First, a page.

Smith's father encountered financial difficulties upon his return to England and he was forced to sell some of the family's holdings and to marry the wealthy Henrietta Meriton in 1765. Smith entered society at the age of twelve, leaving school and being tutored at home. On 23 February 1765, at the age of fifteen, she married Benjamin Smith, the son of Richard Smith, a wealthy West Indian merchant and a director of the East India Company. The proposal was accepted for her by her father; forty years later, Smith condemned her father's action, which she wrote had turned her into a "legal prostitute".
Smith's marriage was unhappy. She detested living in commercial Cheapside (the family later moved to Southgate and Tottenham) and argued with her in-laws, who she believed were unrefined and uneducated. They, in turn, mocked her for spending time reading, writing, and drawing. Even worse, Benjamin proved to be violent, unfaithful, and profligate. Only her father-in-law, Richard, appreciated her writing abilities, although he wanted her to use them to further his business interests. Richard Smith owned plantations in Barbados and he and his second wife brought five slaves to England, who, along with their descendants, were included as part of the family property in his will. Although Charlotte Smith later argued against slavery in works such as The Old Manor House (1793) and "Beachy Head", she herself benefited from the income and slave labor of Richard Smith's plantations.
In 1766, Charlotte and Benjamin had their first child, who died the next year just days after the birth of their second, Benjamin Berney (1767–77). Between 1767 and 1785, the couple had ten more children: William Towers (1768–), Charlotte Mary (c. 1769–), Braithwaite (1770–), Nicholas Hankey (1771–1837), Married Anni Petroose (1779-1843), Charles Dyer (1773–), Anna Augusta (1774–94), Lucy Eleanor (1776–), Lionel (1778–1842), Harriet (c. 1782–), and George (c.1785–). Only six of Smith's children survived her.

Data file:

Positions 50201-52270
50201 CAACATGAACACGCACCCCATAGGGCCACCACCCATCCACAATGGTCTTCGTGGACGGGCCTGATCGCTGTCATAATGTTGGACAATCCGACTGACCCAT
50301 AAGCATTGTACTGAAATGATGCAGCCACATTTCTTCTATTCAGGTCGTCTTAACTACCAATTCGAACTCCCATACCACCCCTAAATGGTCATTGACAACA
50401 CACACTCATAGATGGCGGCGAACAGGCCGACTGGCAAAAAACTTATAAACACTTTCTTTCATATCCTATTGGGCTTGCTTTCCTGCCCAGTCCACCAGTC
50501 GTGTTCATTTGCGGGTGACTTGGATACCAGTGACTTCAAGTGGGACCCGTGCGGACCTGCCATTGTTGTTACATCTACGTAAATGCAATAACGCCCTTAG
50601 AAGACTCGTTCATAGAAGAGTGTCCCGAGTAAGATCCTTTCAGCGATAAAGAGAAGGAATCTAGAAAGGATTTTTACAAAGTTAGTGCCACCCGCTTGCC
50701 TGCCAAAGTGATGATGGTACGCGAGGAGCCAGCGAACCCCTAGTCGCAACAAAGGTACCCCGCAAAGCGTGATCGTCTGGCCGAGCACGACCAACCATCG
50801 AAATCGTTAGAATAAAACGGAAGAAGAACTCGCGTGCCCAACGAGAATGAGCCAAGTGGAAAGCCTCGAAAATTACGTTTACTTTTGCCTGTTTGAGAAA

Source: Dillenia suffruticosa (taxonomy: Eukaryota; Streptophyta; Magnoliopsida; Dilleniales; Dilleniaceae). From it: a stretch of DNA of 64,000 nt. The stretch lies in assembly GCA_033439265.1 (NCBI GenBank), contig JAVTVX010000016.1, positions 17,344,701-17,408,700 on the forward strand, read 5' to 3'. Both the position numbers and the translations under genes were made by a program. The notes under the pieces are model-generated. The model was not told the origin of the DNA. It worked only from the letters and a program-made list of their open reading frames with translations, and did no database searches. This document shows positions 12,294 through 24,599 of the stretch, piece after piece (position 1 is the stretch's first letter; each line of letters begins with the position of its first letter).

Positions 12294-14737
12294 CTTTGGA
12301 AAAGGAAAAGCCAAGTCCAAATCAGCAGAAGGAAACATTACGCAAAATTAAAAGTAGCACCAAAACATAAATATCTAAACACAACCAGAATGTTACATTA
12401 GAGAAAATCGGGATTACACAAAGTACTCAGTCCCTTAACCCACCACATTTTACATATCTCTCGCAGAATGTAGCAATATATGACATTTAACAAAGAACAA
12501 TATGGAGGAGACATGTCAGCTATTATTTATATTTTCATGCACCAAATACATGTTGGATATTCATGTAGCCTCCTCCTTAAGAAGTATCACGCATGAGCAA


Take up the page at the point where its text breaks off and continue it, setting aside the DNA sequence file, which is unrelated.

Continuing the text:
Smith assisted in the family business that her husband had abandoned by helping Richard Smith with his correspondence. She persuaded Richard to set Benjamin up as a gentleman farmer in Hampshire and lived with him at Lys Farm from 1774 until 1783. Worried about Charlotte's future and that of his grandchildren and concerned that his son would continue his irresponsible ways, Richard Smith willed the majority of his property to Charlotte's children. However, because he had drawn up the will himself, the documents contained legal problems. The inheritance, originally worth nearly £36,000, was tied up in chancery after his death in 1776 for almost forty years. Smith and her children saw little of it. (It has been proposed that this real case may have inspired the famous fictional case of Jarndyce and Jarndyce, in Dickens's Bleak House.) In fact, Benjamin illegally spent at least a third of the legacy and ended up in King's Bench Prison in December 1783. Smith moved in with him and it was in this environment that she wrote and published her first work, Elegiac Sonnets (1784). Elegiac Sonnets achieved instant success, allowing Charlotte to pay for their release from prison. Smith's sonnets helped initiate a revival of the form and granted an aura of respectability to her later novels (poetry was considered the highest art form at the time). Smith revised Elegiac Poems several times over the years, eventually creating a two-volume work.